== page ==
But it’s done a poor job recently. The 2.7 per cent annual rise in the consumer prices index (CPI), announced yesterday, is better than last September’s 5.2 per cent. But inflation soon whittles down people’s savings. You would need £2 today to buy what £1 would buy in 1992.
The Bank has overshot its 2 per cent annual inflation target for 35 months in a row. Had it met its target, the cumulative rise in prices since the credit crunch would have been 10.4 per cent. That’s high enough. But the real figure is nearly twice that – at 18.6 per cent.
As usual, “special factors” were trotted out for explanation. The first was a 19.1 per cent rise in education costs, now that the university fees cap has risen from £3,000 to £9,000. Second came higher food prices after bad harvests in the US. Third was dearer energy bills (though the worst is yet to come.)
But these are only part of the answer. The annual rise in the retail prices index (RPI) – which includes housing costs – was even worse than CPI, at 3.2 per cent. And the core rate of inflation, which strips out food and energy bills, rose from 2.1 per cent to 2.6 per cent. Some projections suggest CPI could rise to 3.5 per cent by mid-2013. Inflation seems a lot more stubborn than the Bank predicted.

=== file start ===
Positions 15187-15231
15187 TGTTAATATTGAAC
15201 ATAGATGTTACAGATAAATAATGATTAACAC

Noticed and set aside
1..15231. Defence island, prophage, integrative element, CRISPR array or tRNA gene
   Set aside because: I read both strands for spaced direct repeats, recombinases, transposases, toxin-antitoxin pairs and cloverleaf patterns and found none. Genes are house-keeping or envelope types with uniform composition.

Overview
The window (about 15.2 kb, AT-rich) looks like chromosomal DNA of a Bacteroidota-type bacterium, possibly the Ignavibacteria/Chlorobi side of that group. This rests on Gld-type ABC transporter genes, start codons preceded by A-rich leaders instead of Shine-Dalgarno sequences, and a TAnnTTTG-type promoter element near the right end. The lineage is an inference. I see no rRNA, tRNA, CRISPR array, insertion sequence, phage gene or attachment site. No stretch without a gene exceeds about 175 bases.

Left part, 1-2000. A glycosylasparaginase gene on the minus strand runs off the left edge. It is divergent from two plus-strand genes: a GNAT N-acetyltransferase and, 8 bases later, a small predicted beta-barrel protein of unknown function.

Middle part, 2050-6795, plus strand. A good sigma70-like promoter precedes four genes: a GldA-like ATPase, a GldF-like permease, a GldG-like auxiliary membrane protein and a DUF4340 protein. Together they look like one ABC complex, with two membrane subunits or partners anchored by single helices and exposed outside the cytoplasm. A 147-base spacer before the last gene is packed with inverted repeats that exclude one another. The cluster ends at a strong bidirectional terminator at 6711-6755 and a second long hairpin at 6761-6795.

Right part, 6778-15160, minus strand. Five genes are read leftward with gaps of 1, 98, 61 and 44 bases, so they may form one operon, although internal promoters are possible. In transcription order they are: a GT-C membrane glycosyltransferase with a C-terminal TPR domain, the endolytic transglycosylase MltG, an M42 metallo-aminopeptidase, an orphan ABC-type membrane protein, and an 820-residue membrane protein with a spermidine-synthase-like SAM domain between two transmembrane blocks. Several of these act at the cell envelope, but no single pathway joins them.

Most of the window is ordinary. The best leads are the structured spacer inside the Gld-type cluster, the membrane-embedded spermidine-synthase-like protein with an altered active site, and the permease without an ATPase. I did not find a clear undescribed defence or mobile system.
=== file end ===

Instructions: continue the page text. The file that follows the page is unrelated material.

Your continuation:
With wages lagging behind prices, household budgets are shrinking in real terms every year. Consumers will be squeezed even more in 2013. So where is the debt-busting, book-balancing, recovery-fuelling new growth going to come from?
Certainly not from many businesses – they’re also being hurt by inflation. The Office for National Statistics reported that the prices of goods leaving factory gates has remained stuck, while input costs rose by 0.1 per cent. With consumers not spending and costs rising, it is unsurprising that firms are sitting on cash rather than investing.
These inflation figures might explain why the Monetary Policy Committee decided against another round of quantitative easing last week. Sterling jumped on the news, of course, as every dose of the Bank’s easing dilutes the value of the pound. But it was the opposite for shares, as monetary expansion boosts asset prices – though little of it actually gets through to the real economy.
As for the government, inflation allows it to repay its debts more easily, using devalued currency. But then it is largely the Bank of England’s willingness to bend monetary rules that has kept down borrowing costs. Less Bank expansion means less room for George Osborne to manoeuvre.
At some point, we have to take the pain. We had a huge cheap-money, public-borrowing binge and now we are trying to put off the hangover with a hair of the dog. Inflation is a killer. We need to lock it away, and fast.
Eamonn Butler is director of the Adam Smith Institute.